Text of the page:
YOU ARE HERE: LAT HomeCollections

THEATER REVIEW : 'Akela': Parable of Lost Innocence in a Toxic World


An unmarried female teacher takes a group of Cub Scouts camping. She has a few beers, the kids have cocoa, then all drift peacefully to sleep under the starlit Colorado sky. When the woman awakens the next morning, she discovers, to her horror, that her young charges have expired soundlessly.

Set in the mid-1980s, Ron McLarty's solidly crafted drama "Akela," presented by the Road Theatre Company at the new, city-owned Lankershim Arts Center, is especially timely, with budget cuts now threatening to dismantle certain environmental programs.

For although the teacher, Mary (Taylor Gilbert) may have taken her Cubs deep into God's country, it's no act of God that causes their deaths. It's an act of man, pure and simple, an unnecessary and avoidable tragedy. The waters of the creek near the scouts' camping site were befouled by a lethal load of toxic waste, dumped from a passing chemical truck. The water in their cocoa did them in.

The incident is a horrible accident, or so insists Isles (Michael Dempsey), who was Mary's high school sweetheart and is also the man who was driving the fatal chemical truck. When Isles' wily lawyer clears him of all charges, the inhabitants of the small Colorado town turn instead on Mary, whose few beers on that night, not to mention her liberal views, make her a convenient scapegoat.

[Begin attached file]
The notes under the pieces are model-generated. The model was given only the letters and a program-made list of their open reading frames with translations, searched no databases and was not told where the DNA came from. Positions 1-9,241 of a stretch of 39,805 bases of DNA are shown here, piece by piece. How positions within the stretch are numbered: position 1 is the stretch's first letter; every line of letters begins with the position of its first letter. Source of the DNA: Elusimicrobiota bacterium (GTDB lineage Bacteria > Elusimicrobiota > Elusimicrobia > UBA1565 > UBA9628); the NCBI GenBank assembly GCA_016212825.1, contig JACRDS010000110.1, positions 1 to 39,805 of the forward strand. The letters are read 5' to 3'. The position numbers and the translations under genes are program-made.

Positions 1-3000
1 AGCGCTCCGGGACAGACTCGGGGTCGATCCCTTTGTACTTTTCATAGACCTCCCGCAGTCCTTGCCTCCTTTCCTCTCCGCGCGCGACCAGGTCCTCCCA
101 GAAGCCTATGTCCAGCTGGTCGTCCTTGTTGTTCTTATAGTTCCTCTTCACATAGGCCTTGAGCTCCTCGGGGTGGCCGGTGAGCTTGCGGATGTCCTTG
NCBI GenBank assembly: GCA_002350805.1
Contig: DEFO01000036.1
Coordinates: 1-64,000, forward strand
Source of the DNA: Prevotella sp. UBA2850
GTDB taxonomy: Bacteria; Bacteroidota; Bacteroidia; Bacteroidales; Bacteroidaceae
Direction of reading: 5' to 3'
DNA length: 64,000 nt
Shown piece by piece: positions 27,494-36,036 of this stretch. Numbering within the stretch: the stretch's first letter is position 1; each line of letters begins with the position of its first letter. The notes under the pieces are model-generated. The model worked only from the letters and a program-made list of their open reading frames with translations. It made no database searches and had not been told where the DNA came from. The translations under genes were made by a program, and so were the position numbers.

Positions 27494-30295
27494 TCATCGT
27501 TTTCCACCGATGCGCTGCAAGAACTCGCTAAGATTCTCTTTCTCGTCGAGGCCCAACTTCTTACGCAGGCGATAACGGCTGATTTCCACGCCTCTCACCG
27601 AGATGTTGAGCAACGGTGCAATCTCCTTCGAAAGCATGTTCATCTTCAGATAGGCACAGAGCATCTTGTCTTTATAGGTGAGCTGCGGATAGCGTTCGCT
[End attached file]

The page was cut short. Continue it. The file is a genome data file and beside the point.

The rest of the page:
Both actors in McLarty's two-character play assume various personas, including their own youthful selves 20 years earlier, at the peak of adolescent romance. Akela is the Cub Scouts' word for leader, a name they bestow upon Mary as a mark of affection and respect. But the mature Mary, like her girlhood self, is still more a dreamer than a leader, and Gilbert effectively taps into the shock and grief of a woman whose fondest hopes have been shattered by tragedy.

Dempsey is invariably poignant as Isles, whose crushing sense of his own culpability bleeds through his determined denial. Dempsey's job is particularly challenging, for in addition to adult characters, he also portrays the Cub Scouts on that final, fateful night. Although Dempsey doesn't make much distinction between these children, he nonetheless captures the wide-eyed sense of childhood's unexplored possibilities that makes their fates all the more terrible.

David Flad's smooth lighting facilitates the actors' frequent character shifts. However, David Gianopoulos' forceful, broad direction, although typically effective, occasionally steers the performers dangerously close to caricature.

In addition to being a gripping drama, McLarty's play is also a chilling parable about the dreadful costs of an increasingly toxic world, especially one where the emphasis on profits and expediency outstrips considerations of decency and humanity.

* "Akela," Lankershim Arts Center, 5108 Lankershim Blvd., North Hollywood. Fridays-Sundays, 8 p.m. Ends July 23. $15. (818) 761-8838. Running time: 1 hour, 40 minutes.

Los Angeles Times Articles